Jesus and his disciples are interrogated overnight. Peter and John deny any association with Jesus and are able to escape punishment. The following morning Jesus is crucified along with two of his confessed disciples, one on each side, as a public notice that the movement is finished, and that revolt against Rome will not be tolerated. 

Notes on the dialogues in the film

This film will not depict a Jesus who speaks in parables. As argued elsewhere in these Essays, the parable tradition is a second-generation reinterpretation of Jesus intended to characterize Jesus as the “misunderstood” messiah. Jesus had not protested Roman rule, or so the gospel writers would have us believe. He had been speaking not of a new political reality, but of a spiritual kingdom of God. The reason he had been widely misunderstood was that he had spoken in obscure parables that only some had “ears to hear.” Thus the parables are a rhetorical smokescreen intended to negate memories of Jesus as one who had advocated for a new political kingdom of Israel. They are part of the gospel writers’ whitewashing of the Jesus story for Roman consumption (see An Early Portrait of Jesus for more detail)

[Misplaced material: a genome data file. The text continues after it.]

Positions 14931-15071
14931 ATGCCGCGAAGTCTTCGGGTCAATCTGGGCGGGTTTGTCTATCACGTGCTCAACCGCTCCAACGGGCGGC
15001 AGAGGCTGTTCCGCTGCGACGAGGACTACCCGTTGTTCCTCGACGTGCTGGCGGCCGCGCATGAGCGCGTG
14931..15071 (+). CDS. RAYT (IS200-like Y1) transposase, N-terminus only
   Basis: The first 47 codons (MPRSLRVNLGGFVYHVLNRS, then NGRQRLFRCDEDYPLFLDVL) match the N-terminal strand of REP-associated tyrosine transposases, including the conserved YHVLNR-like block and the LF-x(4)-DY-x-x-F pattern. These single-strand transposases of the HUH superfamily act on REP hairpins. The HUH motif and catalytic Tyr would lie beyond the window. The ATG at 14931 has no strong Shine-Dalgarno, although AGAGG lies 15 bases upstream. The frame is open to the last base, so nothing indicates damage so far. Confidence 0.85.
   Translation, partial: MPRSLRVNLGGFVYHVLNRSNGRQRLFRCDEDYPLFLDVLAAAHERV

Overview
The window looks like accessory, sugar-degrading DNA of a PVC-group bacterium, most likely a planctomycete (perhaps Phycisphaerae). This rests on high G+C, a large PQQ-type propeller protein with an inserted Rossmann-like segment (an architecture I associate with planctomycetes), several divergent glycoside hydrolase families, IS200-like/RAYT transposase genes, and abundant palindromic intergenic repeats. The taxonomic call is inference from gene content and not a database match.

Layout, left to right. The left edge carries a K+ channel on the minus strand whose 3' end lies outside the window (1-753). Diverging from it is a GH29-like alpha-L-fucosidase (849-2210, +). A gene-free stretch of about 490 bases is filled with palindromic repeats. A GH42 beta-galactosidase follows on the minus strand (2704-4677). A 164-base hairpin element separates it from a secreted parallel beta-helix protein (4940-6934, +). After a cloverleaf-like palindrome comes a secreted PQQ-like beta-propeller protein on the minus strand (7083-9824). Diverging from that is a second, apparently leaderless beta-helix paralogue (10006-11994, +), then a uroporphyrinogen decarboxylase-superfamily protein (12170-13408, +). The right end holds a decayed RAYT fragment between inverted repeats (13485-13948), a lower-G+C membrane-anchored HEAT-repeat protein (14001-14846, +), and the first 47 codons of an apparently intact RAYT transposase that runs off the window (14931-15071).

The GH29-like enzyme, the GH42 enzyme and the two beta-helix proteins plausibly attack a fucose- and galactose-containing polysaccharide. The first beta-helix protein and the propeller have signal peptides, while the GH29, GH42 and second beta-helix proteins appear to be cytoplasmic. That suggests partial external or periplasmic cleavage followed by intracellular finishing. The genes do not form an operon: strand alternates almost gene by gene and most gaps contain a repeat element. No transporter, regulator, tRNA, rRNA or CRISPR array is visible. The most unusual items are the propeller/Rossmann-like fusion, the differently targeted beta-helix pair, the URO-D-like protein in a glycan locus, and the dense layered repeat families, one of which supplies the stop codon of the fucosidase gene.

Though the Jesus of the Gospels is often misunderstood, the true historical Jesus had no trouble making himself perfectly clear. He despised the Roman occupation of Israel, and he was outraged that the Jews were being forced to pay taxes to Caesar. Jesus harbored an intense disregard for the rich and powerful, including the priestly class and the Sadducees who were aligned with Roman power. He had an abiding compassion for the poor and downtrodden. He believed that widespread repentance on the part of the people, along with their faith in the God of Israel and active non-violent resistance to Rome would lead to a restoration of the sovereign kingdom of Israel. He believed he was the anointed messiah who would usher in the revolution, that he would be king of the Jews in the new order, and he proclaimed himself as such. Jesus envisioned not only a new political order, but under it a new social order in which the wealthy would be brought low and the poor would be lifted up in a radical egalitarianism that he imagined appropriate for a genuine kingdom of God.